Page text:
How President Ruto’s Punitive Taxes Threaten Namibia-Kenya Trade

President William Ruto

President William Ruto’s finance bill 2024, tabled in parliament for passage yesterday, contains punitive taxes poised to dent the progressive strides made towards bolstering much-needed intra-Africa trade.

More specifically, it threatens the efforts to enhance and strengthen trade and investments between Kenya and Namibia.

Fresh data by auditing firm KPMG Kenya has shown that the bill, once assented to by Ruto and becoming effective by 1 July, is expected to impact both Namibian and Kenyan importers and exporters, manufacturers, air travellers, banking and money transfer chains, and digital marketplaces.

For instance, the bill proposes to increase the rate of import duty from 2,5% to 3% of the customs value of imported goods, payable by the importer at the time of entering the goods for home use.

This comes barely one year after the rate was reduced from 3,5% to 2,5%. The increase is expected to raise the cost of importing Namibian products into the country.

The bill also proposes to introduce the eco levy on select locally manufactured and imported goods. This is the introduction of yet another levy after the Finance Act of 2023 introduced the export and investment promotion levy.

For locally manufactured goods, the eco levy is payable to the commissioner by the manufacturer at the time the goods are removed from the excise stock room. However, the majority of the goods subject to the levy are not excisable and hence there may be challenges in implementation.

For imported goods, the levy is payable by the importer at the time the goods are entered for home use. It is not yet clear whether the monies collected will be utilised in remedying the stated negative environmental impacts, or how.

The levy chiefly targets technology infrastructure, products and services. It is likely to result in a rise in costs. It could negatively affect Kenya’s reputation as ‘Africa’s Silicon Valley’, which sister countries such as Namibia have been seeking to partner with to extract knowledge and skills to advance their own information and communication technology (ICT) sector.

Concerning the export and investment promotion levy (EIPL), the Finance Act of 2023 introduced the EIPL on select goods imported into the country for home use.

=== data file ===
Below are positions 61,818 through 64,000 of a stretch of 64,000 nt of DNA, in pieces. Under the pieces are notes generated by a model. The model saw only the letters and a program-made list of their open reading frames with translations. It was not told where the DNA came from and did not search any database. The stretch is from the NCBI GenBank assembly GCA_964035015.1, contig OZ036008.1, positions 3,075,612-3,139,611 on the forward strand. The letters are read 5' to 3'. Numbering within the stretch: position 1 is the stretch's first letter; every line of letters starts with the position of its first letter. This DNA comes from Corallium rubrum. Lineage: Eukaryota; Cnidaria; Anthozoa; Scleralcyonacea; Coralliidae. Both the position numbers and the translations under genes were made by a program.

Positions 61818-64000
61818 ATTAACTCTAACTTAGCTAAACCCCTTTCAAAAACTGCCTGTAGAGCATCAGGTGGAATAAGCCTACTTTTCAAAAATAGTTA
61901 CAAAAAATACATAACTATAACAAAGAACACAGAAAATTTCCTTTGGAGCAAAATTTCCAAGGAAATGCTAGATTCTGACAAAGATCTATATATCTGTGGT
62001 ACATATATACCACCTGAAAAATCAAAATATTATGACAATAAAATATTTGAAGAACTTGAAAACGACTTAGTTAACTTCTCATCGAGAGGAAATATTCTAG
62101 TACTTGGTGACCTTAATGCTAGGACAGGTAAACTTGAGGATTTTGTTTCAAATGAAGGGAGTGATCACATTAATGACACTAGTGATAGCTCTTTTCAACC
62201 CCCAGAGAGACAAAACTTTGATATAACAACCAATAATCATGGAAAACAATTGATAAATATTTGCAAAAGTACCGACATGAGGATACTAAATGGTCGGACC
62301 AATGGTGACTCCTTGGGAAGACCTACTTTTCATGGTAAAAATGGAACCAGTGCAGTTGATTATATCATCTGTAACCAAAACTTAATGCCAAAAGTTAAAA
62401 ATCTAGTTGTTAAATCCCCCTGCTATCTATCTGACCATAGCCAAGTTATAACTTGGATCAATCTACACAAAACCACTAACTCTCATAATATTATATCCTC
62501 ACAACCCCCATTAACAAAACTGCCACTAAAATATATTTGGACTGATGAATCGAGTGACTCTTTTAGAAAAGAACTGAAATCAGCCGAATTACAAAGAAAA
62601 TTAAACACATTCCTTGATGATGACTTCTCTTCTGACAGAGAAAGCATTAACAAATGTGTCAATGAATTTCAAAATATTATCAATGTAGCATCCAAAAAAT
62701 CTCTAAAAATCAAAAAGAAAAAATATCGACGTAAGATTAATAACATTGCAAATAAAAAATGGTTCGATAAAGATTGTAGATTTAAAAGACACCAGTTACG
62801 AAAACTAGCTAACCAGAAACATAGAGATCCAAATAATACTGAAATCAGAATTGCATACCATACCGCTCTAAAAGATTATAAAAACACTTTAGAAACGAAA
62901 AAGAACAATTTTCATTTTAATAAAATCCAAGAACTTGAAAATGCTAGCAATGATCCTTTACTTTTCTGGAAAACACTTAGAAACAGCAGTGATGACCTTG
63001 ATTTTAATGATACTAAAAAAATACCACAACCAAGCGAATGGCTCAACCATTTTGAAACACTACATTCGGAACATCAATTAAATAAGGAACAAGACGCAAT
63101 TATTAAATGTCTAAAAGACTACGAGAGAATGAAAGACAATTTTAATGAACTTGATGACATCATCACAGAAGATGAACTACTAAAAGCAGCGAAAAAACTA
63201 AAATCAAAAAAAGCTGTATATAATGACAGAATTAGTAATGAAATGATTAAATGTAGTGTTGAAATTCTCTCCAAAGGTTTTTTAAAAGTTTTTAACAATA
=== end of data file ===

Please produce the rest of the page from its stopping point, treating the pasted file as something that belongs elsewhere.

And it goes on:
The stated purpose of the levy was to provide funds to boost manufacturing, increase exports, create jobs, save on foreign exchange and promote investments.

However, the finance bill of 2024 proposes to delete the entire third schedule as introduced by the Finance Act and in its place introduce a new schedule of items to be subject to an export and investment promotion levy.

The proposal would see more imported items added to the scope of the levy. Despite the expanded scope of products subject to the levy, the bill contains no proposals regarding exemption from the levy.

There is also a proposal to introduce a monthly penalty for export processing zone enterprises that fail to submit tax returns as required under the Income Tax Act. This could affect Namibian companies interested in establishing export companies in Kenya.

Additionally, the hiring, leasing and chartering of aircraft, excluding helicopters of tariff from exempt to 16%, would destroy many years of efforts to establish independent direct flights from Nairobi to Windhoek to ease logistic challenges.

Namibians working or buying remotely, using Kenyan infrastructure, would also be impacted, since the bill proposes a digital marketplace fee.

The opinion poll conducted by Infotrak Research between 25 May and 29 May indicated that 77% of Kenyans believe the finance bill would not have a positive impact on the economy and a paltry 13% said it would have a positive impact.

However, Ruto’s ruling coalition, a majority in the parliament, is adamant to shelve the opinions of the majority of Kenyans to pass the unpopular bill.

I therefore add my voice and call upon Kenyan parliamentarians to reject the punitive bill.

  • Elvis Mboya is the founder and ambassador of the Namibia-Kenya Chamber of Commerce; X@KenyaNamibia.

Stay informed with The Namibian – your source for credible journalism. Get in-depth reporting and opinions for only N$85 a month. Invest in journalism, invest in democracy –
Subscribe Now!

Latest News